Sunan hefted a lump of stone from her barrow onto the steadily rising wall, then turned the stone until it fitted into place. She wanted to be able to say that this was half the struggle, finding pieces that held so snug together they needed no mortar, but almost all the struggle came in the building itself, pushing rocks around with one good hand and the stump of her other elbow.
As the rocks ground against each other, they released sparks of residual magic from the battle that had levelled the town. She remembered striding up the beach, a sword in one hand and a fireball flying from the other, certain that victory was worth more than its cost. She could almost see that lost hand, a ghostly after image.
A crunch drew her out of her reverie. Prasert had landed his boat and was ambling up the shingle.
“You’ll never finish it at this rate,” he said. “Not before the locusts arrive.”
“What would you know?” Sunan heaved another stone one-handed onto the wall. Its course surface pressed uncomfortably against her stump as she pushed it into place.
“I know that, without a shelter, no one can stay here through swarm season, and without that time to finish, you can’t make anything that will last the winter winds.” He pointed to rows of scattered rocks, the rubble of her previous efforts. “You know that too.”
He deposited a sack of supplies next to her tent: grain, dried cod, lime juice, other essentials. A pouch was waiting there for him, filled with currency of all shapes and sizes, the dwindling fortune of a former mercenary.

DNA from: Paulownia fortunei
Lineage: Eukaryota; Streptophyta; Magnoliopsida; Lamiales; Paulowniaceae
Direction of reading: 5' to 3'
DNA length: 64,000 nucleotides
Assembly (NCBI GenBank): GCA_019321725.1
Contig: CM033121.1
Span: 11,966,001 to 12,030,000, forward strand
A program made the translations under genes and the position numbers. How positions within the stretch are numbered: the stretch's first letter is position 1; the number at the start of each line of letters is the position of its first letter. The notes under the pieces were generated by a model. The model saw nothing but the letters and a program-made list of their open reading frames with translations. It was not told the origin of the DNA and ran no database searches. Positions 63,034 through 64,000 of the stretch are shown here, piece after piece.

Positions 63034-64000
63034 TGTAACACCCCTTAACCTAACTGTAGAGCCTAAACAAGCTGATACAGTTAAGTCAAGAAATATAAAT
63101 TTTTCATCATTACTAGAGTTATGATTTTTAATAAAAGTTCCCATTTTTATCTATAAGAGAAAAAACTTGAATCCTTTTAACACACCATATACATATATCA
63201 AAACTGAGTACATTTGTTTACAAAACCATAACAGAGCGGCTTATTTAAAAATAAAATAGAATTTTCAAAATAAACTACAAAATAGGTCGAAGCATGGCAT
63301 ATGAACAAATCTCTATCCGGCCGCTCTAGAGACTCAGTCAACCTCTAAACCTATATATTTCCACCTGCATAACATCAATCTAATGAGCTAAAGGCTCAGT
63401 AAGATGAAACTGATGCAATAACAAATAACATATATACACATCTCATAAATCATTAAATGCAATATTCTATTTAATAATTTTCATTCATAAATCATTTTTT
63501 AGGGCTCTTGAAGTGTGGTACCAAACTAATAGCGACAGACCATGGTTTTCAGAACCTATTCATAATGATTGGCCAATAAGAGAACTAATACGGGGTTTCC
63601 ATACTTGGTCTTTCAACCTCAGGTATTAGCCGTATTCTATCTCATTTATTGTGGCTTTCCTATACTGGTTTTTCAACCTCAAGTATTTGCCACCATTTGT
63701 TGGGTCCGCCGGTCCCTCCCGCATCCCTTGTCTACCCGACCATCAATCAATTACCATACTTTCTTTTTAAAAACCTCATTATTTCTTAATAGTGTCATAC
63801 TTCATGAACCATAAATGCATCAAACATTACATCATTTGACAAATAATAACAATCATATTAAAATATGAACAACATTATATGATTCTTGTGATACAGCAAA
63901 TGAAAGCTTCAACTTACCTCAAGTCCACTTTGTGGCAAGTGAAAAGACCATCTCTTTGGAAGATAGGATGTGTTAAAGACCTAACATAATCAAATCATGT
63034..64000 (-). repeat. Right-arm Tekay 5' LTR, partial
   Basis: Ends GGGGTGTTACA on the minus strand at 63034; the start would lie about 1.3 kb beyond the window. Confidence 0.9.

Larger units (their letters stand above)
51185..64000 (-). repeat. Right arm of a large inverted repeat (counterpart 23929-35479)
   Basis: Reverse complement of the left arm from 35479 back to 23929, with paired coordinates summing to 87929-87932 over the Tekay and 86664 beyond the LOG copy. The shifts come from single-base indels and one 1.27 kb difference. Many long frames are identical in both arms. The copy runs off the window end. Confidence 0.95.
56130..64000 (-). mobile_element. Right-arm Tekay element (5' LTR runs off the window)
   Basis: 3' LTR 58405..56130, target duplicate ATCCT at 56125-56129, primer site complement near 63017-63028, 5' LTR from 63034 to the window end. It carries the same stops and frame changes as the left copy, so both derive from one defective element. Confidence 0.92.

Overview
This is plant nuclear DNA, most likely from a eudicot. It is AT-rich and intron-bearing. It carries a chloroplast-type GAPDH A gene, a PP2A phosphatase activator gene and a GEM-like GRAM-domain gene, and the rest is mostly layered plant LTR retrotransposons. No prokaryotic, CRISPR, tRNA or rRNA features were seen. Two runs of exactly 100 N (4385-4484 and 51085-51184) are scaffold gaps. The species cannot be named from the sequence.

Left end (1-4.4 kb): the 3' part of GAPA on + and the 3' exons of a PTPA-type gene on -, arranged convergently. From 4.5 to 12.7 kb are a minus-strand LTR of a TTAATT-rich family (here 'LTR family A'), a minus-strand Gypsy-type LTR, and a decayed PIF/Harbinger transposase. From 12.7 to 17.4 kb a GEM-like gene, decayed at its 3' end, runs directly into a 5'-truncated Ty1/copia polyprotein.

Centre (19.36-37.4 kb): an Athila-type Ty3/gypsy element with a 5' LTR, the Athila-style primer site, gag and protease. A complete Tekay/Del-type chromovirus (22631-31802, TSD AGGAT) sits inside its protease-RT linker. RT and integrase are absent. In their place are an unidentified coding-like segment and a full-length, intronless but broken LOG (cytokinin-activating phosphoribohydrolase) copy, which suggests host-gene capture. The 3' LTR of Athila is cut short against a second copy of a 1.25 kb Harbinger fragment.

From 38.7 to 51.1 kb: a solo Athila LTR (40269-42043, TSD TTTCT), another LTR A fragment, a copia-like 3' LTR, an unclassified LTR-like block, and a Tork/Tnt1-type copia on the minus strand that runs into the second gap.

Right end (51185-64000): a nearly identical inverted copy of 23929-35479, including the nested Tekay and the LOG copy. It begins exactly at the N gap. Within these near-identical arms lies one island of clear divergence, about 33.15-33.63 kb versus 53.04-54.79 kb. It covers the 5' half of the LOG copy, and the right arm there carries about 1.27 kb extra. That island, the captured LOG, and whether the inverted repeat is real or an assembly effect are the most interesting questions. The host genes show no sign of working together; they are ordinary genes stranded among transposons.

“Trade’s quiet at the moment,” he said. “I could help if you want, just for a few weeks, to get that first shelter built.”
“No.” Sunan heaved another block into place, her anger lending her strength. She felt a little of the old magic flow.
“It’s no sacrifice. Having a port here would be good for—”
“I said no!” She spun around, clutching a rock, and glared at him. “This is my penance, to rebuild what I broke. No one gets to bear it for me.”
“I didn’t mean to—”
“Like demon fire you didn’t.” She slammed the rock into place, sparks flying as the stones cracked together. “I see you pitying the poor cripple, but I don’t need your charity. If I could kill for this place, then I can live for it.”
Muscles strained as she lifted another rock, and another, and another, smashing them into place in swift succession, barely looking at what she did. She would straighten them later. For now, she would show what she could do.
The magic flowed through her, a power flung about this place so wildly it would linger forever. Once, she would have bent it to her will. Now she endured it, like the sand between her toes and the course grass that scratched her skin.
“Sunan,” Prasert whispered. “Your hand.”
“Yes, my poor hand, it must be so worn from all this work. Gods forbid that I labour.”
“No, look, your other hand!”
“I don’t have another…” Sunan stopped and stared at the rock she was holding. Two hands gripped it, one calloused and sun-darkened, the other a ghostly haze of magic stretching from her stump.